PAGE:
Whitecaps flashed against a sandy shoreline. From my lofty belay 10 miles east, I braced against a frigid breeze off the snow-clad Alta Roca mountains. The cold of the Mediterranean island of Corsica had been the first surprise. The difficulty of the route Delaney and I had been trying was the other.
For much of March and April we’d battled Delicatessen. Its paper-thin crimps and razor crystals, and its 2,000-foot Stair-Master approach up manzanita and through sharp vegetation had nearly crushed us. I was, it seemed, held together with duct tape, and more likely to swim back to my Mom’s lavender farm in Colorado than to climb the six-pitch route done over a quarter century ago.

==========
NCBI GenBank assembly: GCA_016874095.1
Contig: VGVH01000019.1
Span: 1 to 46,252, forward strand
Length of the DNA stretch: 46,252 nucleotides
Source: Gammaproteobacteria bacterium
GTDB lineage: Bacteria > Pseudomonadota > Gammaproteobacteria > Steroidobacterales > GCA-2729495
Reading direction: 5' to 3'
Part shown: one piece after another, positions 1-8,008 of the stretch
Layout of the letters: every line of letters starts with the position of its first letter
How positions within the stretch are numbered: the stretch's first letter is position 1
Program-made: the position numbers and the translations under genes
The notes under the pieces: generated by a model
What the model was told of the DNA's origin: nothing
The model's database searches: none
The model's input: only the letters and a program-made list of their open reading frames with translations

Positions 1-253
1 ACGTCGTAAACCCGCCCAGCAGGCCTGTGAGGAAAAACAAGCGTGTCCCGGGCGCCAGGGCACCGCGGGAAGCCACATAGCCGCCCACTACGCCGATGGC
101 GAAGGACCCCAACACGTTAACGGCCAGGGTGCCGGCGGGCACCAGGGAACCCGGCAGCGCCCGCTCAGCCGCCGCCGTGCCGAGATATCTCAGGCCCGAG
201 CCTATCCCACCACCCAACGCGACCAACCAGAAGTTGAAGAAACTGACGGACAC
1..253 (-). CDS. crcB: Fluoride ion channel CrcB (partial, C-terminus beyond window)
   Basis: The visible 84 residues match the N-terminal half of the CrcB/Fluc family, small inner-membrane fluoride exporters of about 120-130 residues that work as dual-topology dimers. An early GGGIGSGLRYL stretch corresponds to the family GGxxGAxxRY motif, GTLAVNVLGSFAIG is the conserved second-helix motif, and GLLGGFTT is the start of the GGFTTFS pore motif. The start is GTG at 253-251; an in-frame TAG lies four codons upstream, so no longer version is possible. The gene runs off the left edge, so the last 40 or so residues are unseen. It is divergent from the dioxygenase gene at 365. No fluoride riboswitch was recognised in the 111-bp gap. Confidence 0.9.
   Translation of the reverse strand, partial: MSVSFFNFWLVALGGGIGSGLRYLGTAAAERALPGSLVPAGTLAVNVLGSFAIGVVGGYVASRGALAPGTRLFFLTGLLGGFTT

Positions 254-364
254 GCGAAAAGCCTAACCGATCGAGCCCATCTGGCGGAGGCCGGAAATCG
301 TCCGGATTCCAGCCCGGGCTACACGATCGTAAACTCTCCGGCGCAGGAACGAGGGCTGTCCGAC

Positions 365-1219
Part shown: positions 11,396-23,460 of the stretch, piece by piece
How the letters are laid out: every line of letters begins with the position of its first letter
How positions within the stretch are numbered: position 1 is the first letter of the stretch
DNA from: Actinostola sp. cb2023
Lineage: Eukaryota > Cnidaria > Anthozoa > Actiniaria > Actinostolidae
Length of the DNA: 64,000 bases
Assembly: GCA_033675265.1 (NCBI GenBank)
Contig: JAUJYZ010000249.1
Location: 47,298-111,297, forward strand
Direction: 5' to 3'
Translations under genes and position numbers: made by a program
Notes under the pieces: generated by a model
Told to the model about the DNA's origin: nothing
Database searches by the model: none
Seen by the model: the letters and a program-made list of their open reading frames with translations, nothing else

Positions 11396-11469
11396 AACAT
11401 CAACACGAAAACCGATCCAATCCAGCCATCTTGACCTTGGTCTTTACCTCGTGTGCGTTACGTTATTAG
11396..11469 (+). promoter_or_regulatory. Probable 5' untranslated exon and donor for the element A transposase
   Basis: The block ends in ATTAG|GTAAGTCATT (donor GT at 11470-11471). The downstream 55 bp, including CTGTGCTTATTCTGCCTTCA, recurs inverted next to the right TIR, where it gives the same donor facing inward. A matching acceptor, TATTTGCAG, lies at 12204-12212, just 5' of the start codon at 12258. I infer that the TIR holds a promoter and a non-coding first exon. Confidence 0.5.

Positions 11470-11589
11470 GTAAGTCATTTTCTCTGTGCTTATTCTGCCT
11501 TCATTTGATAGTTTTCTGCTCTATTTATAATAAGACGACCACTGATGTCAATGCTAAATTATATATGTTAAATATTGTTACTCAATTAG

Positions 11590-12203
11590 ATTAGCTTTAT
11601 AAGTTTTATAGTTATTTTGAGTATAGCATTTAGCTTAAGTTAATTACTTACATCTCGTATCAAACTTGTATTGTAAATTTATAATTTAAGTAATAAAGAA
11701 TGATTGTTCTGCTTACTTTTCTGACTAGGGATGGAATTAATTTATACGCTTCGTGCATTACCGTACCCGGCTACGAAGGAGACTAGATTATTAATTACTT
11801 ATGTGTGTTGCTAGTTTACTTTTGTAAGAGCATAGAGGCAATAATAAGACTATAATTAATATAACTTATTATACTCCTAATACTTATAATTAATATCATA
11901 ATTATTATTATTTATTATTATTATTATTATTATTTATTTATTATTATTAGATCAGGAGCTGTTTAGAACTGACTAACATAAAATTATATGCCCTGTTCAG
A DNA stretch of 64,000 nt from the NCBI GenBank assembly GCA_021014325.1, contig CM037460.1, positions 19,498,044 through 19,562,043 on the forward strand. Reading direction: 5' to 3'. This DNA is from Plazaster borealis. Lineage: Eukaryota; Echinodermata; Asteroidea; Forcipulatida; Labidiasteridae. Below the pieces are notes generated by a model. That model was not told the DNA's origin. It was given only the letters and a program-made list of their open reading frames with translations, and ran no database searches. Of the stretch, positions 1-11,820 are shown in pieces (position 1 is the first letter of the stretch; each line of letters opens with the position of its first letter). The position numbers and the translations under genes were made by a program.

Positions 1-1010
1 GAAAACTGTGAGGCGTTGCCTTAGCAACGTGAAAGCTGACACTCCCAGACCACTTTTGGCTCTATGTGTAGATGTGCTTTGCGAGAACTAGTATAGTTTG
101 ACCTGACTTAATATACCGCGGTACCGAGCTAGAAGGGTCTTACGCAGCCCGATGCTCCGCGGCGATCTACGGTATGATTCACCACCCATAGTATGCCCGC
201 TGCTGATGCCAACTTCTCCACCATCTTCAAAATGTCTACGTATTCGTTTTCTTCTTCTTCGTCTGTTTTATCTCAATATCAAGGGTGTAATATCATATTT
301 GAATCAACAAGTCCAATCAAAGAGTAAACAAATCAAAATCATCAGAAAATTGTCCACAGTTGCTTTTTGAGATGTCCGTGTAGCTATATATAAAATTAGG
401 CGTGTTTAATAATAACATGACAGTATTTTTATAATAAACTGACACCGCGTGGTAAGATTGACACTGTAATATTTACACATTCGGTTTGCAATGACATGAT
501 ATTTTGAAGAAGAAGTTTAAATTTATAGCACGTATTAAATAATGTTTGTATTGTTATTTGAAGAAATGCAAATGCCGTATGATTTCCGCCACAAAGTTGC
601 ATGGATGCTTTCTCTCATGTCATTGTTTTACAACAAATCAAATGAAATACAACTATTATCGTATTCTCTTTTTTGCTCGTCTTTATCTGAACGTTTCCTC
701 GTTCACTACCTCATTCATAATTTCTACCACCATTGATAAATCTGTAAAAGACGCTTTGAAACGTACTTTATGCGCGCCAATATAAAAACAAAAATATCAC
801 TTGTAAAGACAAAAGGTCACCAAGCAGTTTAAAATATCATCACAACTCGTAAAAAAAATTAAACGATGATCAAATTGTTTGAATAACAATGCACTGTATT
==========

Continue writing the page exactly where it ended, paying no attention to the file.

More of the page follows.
I tied off to the belay at the end of the first pitch. Did I dare look up at the remaining 400 feet of golden stone? My eyes dropped to the sheet of stone beneath my rockshoes. Specks of blood glistened in the creases of my palms and fingers, mementos from the crimps on the opening 5.14 pitch.
(check out the full story in my journal)